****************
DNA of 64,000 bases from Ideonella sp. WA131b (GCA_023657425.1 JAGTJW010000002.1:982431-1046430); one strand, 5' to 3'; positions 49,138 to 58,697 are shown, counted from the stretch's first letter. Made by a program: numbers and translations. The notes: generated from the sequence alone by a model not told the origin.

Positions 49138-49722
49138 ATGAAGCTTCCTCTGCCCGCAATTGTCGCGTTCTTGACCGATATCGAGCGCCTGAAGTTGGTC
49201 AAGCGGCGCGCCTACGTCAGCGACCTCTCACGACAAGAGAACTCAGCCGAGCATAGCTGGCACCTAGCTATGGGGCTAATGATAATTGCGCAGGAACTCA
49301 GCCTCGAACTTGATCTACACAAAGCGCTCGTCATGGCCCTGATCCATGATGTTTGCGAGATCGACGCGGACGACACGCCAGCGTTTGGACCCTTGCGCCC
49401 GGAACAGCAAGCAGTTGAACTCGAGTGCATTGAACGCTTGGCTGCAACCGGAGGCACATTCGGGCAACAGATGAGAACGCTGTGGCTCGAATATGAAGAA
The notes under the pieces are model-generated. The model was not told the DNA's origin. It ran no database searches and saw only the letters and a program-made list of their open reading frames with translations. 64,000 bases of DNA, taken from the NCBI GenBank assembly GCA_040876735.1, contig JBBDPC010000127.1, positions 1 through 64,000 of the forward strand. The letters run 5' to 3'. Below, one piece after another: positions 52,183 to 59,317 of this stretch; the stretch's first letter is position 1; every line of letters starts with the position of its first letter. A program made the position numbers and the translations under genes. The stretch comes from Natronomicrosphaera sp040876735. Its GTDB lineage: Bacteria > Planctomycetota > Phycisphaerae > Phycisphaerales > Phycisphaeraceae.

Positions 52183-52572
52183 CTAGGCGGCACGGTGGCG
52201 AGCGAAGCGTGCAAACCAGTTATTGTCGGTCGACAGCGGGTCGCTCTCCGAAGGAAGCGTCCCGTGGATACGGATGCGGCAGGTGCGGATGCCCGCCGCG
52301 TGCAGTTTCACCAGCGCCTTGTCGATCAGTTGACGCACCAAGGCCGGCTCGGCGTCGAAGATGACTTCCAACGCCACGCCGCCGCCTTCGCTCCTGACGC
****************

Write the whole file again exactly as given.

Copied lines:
DNA of 64,000 bases from Ideonella sp. WA131b (GCA_023657425.1 JAGTJW010000002.1:982431-1046430); one strand, 5' to 3'; positions 49,138 to 58,697 are shown, counted from the stretch's first letter. Made by a program: numbers and translations. The notes: generated from the sequence alone by a model not told the origin.

Positions 49138-49722
49138 ATGAAGCTTCCTCTGCCCGCAATTGTCGCGTTCTTGACCGATATCGAGCGCCTGAAGTTGGTC
49201 AAGCGGCGCGCCTACGTCAGCGACCTCTCACGACAAGAGAACTCAGCCGAGCATAGCTGGCACCTAGCTATGGGGCTAATGATAATTGCGCAGGAACTCA
49301 GCCTCGAACTTGATCTACACAAAGCGCTCGTCATGGCCCTGATCCATGATGTTTGCGAGATCGACGCGGACGACACGCCAGCGTTTGGACCCTTGCGCCC
49401 GGAACAGCAAGCAGTTGAACTCGAGTGCATTGAACGCTTGGCTGCAACCGGAGGCACATTCGGGCAACAGATGAGAACGCTGTGGCTCGAATATGAAGAA
The notes under the pieces are model-generated. The model was not told the DNA's origin. It ran no database searches and saw only the letters and a program-made list of their open reading frames with translations. 64,000 bases of DNA, taken from the NCBI GenBank assembly GCA_040876735.1, contig JBBDPC010000127.1, positions 1 through 64,000 of the forward strand. The letters run 5' to 3'. Below, one piece after another: positions 52,183 to 59,317 of this stretch; the stretch's first letter is position 1; every line of letters starts with the position of its first letter. A program made the position numbers and the translations under genes. The stretch comes from Natronomicrosphaera sp040876735. Its GTDB lineage: Bacteria > Planctomycetota > Phycisphaerae > Phycisphaerales > Phycisphaeraceae.

Positions 52183-52572
52183 CTAGGCGGCACGGTGGCG
52201 AGCGAAGCGTGCAAACCAGTTATTGTCGGTCGACAGCGGGTCGCTCTCCGAAGGAAGCGTCCCGTGGATACGGATGCGGCAGGTGCGGATGCCCGCCGCG
52301 TGCAGTTTCACCAGCGCCTTGTCGATCAGTTGACGCACCAAGGCCGGCTCGGCGTCGAAGATGACTTCCAACGCCACGCCGCCGCCTTCGCTCCTGACGC